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Voices of the Global Community

Heidi Koring, Chair, Advisor Training and Development Commission 

Training and development of advisors becomes ever more central to the effectiveness of the advising process with the increasing diversity and complexity of our students' environments. While there is no 'one-size-fits-all' method for advisor training and development, case studies are among the most useful items in the trainer's tool box.

Case studies are an effective part of the training process whether advisor training takes place as a single workshop, or as series of continuing in-service meetings, or in formal presentations or informal discussions. The use of case studies was pioneered by the Harvard School of Business faculty in the late 1960's. Currently used to enhance skills development of a variety of populations, case studies add richness and complexity to advisor training, reflecting the complex environment of contemporary college students. Case studies not only help advisors come to grips with the ambiguities and complexities of student development, but aid them in improving human relations and problem solving skills. Case studies can be used as exemplars of carefully defined problems, providing advisor with opportunities to practice analysis of an advising situation. Presenting a platform for addressing differences in advising styles, case studies stimulate personal and professional growth and reflection. Cases can be used with advisors at all levels of experience, engaging them in discussion and simulating problem solving in real life situations.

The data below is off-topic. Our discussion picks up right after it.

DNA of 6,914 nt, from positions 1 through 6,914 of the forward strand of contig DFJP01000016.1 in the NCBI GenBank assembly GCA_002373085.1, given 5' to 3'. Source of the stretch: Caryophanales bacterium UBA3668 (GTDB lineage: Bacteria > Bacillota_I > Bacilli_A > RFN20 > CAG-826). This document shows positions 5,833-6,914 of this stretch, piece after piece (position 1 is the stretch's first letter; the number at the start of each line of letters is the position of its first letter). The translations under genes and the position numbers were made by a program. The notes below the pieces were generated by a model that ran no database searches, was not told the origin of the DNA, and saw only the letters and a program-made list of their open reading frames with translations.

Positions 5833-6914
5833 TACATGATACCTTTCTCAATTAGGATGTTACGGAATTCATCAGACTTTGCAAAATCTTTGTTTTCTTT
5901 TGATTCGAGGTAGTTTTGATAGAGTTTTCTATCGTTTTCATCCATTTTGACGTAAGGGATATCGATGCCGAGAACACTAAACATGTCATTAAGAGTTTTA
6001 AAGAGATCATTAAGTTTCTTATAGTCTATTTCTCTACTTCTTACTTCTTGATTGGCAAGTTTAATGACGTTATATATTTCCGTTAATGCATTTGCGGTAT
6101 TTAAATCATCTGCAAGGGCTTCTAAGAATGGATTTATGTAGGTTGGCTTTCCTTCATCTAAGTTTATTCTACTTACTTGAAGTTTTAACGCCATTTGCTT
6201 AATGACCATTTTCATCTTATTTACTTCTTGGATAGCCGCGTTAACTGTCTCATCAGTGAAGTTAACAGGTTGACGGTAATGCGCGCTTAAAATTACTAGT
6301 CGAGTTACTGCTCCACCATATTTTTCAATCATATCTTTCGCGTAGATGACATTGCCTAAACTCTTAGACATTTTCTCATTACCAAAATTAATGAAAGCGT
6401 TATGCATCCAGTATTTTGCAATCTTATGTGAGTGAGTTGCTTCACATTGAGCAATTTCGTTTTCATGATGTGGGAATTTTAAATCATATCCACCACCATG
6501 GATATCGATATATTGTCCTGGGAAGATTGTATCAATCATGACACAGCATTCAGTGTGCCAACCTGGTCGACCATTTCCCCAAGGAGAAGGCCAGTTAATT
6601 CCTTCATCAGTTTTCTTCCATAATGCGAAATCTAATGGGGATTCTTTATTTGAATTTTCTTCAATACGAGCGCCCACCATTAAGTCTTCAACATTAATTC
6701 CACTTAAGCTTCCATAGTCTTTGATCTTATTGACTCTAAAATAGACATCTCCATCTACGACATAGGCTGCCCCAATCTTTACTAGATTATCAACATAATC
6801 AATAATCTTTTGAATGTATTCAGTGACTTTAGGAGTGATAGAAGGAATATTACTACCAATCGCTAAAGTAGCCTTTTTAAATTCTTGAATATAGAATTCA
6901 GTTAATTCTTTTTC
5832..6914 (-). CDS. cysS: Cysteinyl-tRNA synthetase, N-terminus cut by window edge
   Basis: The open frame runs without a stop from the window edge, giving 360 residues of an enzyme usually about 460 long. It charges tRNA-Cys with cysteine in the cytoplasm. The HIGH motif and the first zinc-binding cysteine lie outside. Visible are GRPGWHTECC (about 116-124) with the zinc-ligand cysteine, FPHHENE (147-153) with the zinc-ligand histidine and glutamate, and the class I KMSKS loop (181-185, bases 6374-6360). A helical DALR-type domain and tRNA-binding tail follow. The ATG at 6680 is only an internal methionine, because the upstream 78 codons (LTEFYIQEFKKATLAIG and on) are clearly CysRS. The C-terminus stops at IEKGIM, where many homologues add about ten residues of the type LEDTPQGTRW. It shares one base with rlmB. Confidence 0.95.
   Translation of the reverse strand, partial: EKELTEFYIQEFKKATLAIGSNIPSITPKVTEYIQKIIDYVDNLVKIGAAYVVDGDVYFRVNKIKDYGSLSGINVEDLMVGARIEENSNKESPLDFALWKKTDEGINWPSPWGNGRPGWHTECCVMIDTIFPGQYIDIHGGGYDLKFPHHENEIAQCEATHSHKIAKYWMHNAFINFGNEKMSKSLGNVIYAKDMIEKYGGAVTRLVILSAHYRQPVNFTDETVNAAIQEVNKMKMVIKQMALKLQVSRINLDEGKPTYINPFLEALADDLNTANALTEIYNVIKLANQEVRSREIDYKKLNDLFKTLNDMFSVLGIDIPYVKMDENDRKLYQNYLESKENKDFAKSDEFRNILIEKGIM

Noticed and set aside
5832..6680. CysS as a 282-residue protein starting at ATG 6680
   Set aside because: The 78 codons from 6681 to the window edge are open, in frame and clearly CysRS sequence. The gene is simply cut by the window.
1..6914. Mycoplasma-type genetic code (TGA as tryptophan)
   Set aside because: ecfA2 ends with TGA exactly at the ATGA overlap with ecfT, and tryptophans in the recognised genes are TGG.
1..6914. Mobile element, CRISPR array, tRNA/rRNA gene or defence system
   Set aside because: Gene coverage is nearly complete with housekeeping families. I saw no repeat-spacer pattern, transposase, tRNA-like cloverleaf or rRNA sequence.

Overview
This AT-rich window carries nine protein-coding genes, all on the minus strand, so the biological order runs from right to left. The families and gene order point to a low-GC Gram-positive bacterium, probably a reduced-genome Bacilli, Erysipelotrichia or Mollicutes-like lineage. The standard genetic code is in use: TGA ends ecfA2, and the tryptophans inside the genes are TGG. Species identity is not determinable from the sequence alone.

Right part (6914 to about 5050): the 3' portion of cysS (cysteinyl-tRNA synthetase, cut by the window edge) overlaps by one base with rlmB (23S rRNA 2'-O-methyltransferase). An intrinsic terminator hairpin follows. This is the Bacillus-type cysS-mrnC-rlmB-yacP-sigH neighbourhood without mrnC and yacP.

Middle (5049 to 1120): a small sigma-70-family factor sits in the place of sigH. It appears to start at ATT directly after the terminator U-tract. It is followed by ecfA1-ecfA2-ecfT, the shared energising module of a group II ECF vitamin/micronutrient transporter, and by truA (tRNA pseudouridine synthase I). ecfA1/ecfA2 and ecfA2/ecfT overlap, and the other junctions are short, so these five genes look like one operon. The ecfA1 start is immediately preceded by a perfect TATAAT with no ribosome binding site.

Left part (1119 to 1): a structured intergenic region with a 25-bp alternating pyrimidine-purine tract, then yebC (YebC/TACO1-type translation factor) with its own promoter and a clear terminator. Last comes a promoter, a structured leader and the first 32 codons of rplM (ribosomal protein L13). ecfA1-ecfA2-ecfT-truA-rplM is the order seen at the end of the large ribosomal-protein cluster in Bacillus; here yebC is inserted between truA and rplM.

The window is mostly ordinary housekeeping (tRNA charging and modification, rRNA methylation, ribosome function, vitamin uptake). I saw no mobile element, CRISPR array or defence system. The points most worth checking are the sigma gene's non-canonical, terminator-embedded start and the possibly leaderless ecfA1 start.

Good cases are realistic and personalized to the advisors' milieu. They are dramatic enough to engage the participants and ambiguous enough to allow for multiple interpretations. To prepare effective cases, collect anecdotes from advisors throughout the academic year. Asking advisors to reflect in writing on difficult situations can yield rich material for case studies. When turning the raw material of experience into cases for training, it is wise to assemble a team of stakeholders to read the anecdotes and discuss the issues addressed in each. Simultaneously, develop a list of resources that could help advisors address each case. Work from the issues creating composite cases that address one main question and at least one subordinate issue. If you are working from real experiences, make sure that details are changed so the persons involved in the original anecdote are not recognizable. Divide cases into categories by issue for use when planning training events.